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POLICY - PUBLIC SAFETY
Conservative MP Gord Brown, who died earlier this year, and ex-Conservative MP Tony Clement, were Tory representatives on the National Security and Intelligence Committee of Parliamentarians. Now the party doesn't have any MPs on the secretive body and is waiting to get approval from the government on the names it put forward. The Hill Times file photographs

It’s ‘vital’ feds name Conservatives to security committee soon, or it’ll ‘become problematic’: critics, experts

The Conservative Party said it’s offered two names—one several months ago—to fill its spots on the National Security and Intelligence Committee, but hasn’t heard back from the government.
Lawyer Rick Woodburn says prosecutors have to wait too long for samples from the lab, leading to worrying court delays and cases being thrown out.
'You have a choice. You don’t have to sit on that committee,' says Elizabeth May.
We live in a dangerous world. Our intelligence and security agencies need a range of powers to protect us from threats we face, whether from terrorism, espionage, or interference with our democratic institutions.
More in Policy - PUBLIC SAFETY
This year fentanyl was a hot topic for the United Nations Office on Drugs and Crime annual visit Canada to make sure its work is part of Global Affairs’ planning.
There’s likely to be a lot of ‘jockeying’ from interested groups, as rules around non-smokeable products are still undecided.
Learn how each province is approaching legalization.
In light of the public outcry surrounding child killer Terri-Lynne McClintic’s transfer to an Aboriginal healing lodge, it’s worth shining a light on how our rehabilitation system is designed to work.
The Liberals are spending $100-million over six years on public awareness campaigns, which most insiders say are a good start but opposition MPs slam as a ‘failure.’
The storm made for a memorable few days for local MPs and Hill staffers, including one who was forced to get married by candlelight and another who turned her home into a 'redeployment centre.'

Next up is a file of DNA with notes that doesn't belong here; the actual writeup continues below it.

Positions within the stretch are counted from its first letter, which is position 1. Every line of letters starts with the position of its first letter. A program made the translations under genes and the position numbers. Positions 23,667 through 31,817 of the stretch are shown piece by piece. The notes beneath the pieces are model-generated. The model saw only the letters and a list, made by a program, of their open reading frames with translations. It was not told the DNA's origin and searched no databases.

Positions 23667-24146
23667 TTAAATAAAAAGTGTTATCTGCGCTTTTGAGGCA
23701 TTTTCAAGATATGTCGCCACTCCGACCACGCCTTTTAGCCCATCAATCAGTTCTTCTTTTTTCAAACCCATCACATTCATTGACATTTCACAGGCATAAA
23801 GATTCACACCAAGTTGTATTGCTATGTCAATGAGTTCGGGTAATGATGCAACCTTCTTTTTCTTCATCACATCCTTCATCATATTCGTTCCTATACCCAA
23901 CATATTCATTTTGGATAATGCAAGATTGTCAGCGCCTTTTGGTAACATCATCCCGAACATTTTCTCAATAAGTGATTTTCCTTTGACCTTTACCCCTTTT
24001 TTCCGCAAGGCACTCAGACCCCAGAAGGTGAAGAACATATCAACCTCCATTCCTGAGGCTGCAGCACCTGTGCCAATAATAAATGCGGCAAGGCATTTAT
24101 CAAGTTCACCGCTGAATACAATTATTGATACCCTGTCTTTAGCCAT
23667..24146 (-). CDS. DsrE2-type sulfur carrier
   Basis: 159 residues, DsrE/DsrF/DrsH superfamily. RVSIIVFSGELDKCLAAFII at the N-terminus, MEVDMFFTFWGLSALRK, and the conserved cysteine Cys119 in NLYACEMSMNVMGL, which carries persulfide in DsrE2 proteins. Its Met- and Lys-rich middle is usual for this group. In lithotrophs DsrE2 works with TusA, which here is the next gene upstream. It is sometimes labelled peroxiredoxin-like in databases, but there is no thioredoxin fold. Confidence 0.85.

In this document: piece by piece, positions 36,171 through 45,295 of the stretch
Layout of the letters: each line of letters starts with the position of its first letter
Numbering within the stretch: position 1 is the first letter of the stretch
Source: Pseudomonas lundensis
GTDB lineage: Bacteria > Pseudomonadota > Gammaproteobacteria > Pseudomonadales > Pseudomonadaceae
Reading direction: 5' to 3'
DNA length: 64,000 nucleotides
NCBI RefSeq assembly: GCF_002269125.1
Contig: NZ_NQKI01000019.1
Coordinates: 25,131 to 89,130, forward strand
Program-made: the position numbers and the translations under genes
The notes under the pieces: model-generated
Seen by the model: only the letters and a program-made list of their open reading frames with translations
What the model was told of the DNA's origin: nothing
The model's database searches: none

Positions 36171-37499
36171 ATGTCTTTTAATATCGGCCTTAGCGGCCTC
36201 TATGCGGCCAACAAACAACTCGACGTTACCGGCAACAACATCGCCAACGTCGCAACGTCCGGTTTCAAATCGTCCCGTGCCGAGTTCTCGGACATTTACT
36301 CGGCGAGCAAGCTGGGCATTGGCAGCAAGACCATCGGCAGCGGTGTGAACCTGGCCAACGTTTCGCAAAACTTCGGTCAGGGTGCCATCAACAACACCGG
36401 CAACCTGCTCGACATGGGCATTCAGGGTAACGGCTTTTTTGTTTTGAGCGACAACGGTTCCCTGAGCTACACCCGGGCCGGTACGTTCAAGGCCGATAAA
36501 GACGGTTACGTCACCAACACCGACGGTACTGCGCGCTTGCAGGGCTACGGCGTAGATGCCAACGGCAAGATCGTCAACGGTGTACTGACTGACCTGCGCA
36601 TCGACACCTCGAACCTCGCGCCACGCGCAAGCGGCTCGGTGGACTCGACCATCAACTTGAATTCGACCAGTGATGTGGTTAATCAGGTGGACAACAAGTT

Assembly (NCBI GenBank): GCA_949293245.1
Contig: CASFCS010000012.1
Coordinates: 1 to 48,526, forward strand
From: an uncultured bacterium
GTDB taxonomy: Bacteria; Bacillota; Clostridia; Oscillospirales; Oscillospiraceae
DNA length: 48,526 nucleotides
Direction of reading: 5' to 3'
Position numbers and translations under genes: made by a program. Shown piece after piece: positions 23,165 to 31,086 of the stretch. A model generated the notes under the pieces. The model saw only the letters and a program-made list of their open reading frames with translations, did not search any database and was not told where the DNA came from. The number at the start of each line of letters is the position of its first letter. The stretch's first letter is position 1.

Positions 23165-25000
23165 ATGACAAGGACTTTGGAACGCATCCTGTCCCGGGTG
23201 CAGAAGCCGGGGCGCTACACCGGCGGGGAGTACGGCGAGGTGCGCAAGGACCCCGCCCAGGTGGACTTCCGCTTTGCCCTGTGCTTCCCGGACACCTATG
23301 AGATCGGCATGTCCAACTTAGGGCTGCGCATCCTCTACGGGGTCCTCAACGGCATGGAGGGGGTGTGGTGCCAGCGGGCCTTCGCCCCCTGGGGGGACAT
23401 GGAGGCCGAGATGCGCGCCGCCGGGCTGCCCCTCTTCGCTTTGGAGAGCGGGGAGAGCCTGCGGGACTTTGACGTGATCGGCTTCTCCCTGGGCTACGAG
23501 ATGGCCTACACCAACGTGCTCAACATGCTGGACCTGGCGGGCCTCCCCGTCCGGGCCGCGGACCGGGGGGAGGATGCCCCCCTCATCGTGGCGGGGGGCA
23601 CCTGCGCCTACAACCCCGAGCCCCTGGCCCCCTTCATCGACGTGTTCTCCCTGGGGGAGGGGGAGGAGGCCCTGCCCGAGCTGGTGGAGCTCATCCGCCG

As a democratic society, we should be debating this issue. But the talk should be about safely welcoming and successfully integrating these newcomers, not whether Canada should welcome them at all.
Handguns are already so restricted, it might not have a real political impact, says ex-Tory staffer Jim Armour.
Opinion|Scott Taylor
Abu Bakr al-Baghdadi’s forces have been pummelled in Iraq and Syria. And the group’s claimed responsibility for attacks in Canada hasn't been proven.
To get rid of gun violence, we need to address its primary cause: the availability of guns.
In April, the Quebec government said it had projections that around 400 migrants could enter into Canada daily this summer. Recent figures indicate an average of 47 people have crossed per day.
Opinion|Tim Powers
He is winning fans in all spheres across Ottawa. If he is an uber partisan and small minded, it isn’t obvious.
News|Neil Moss
The addition of Bill Blair as a cabinet minister tackling organized crime and border security is a ‘dilution’ of the public safety and immigration ministers’ authority, says former Tory minister Chris Alexander.
News
Five MPs were sworn in as new ministers, expanding the front bench to 35 from 30, while 11 existing cabinet members were shuffled to new posts or had their titles and responsibilities altered. No one was dropped.
The Caribbean state is wondering why Canada maintains a visa requirement years after it says it’s cleaned up security problems with its citizenship program.
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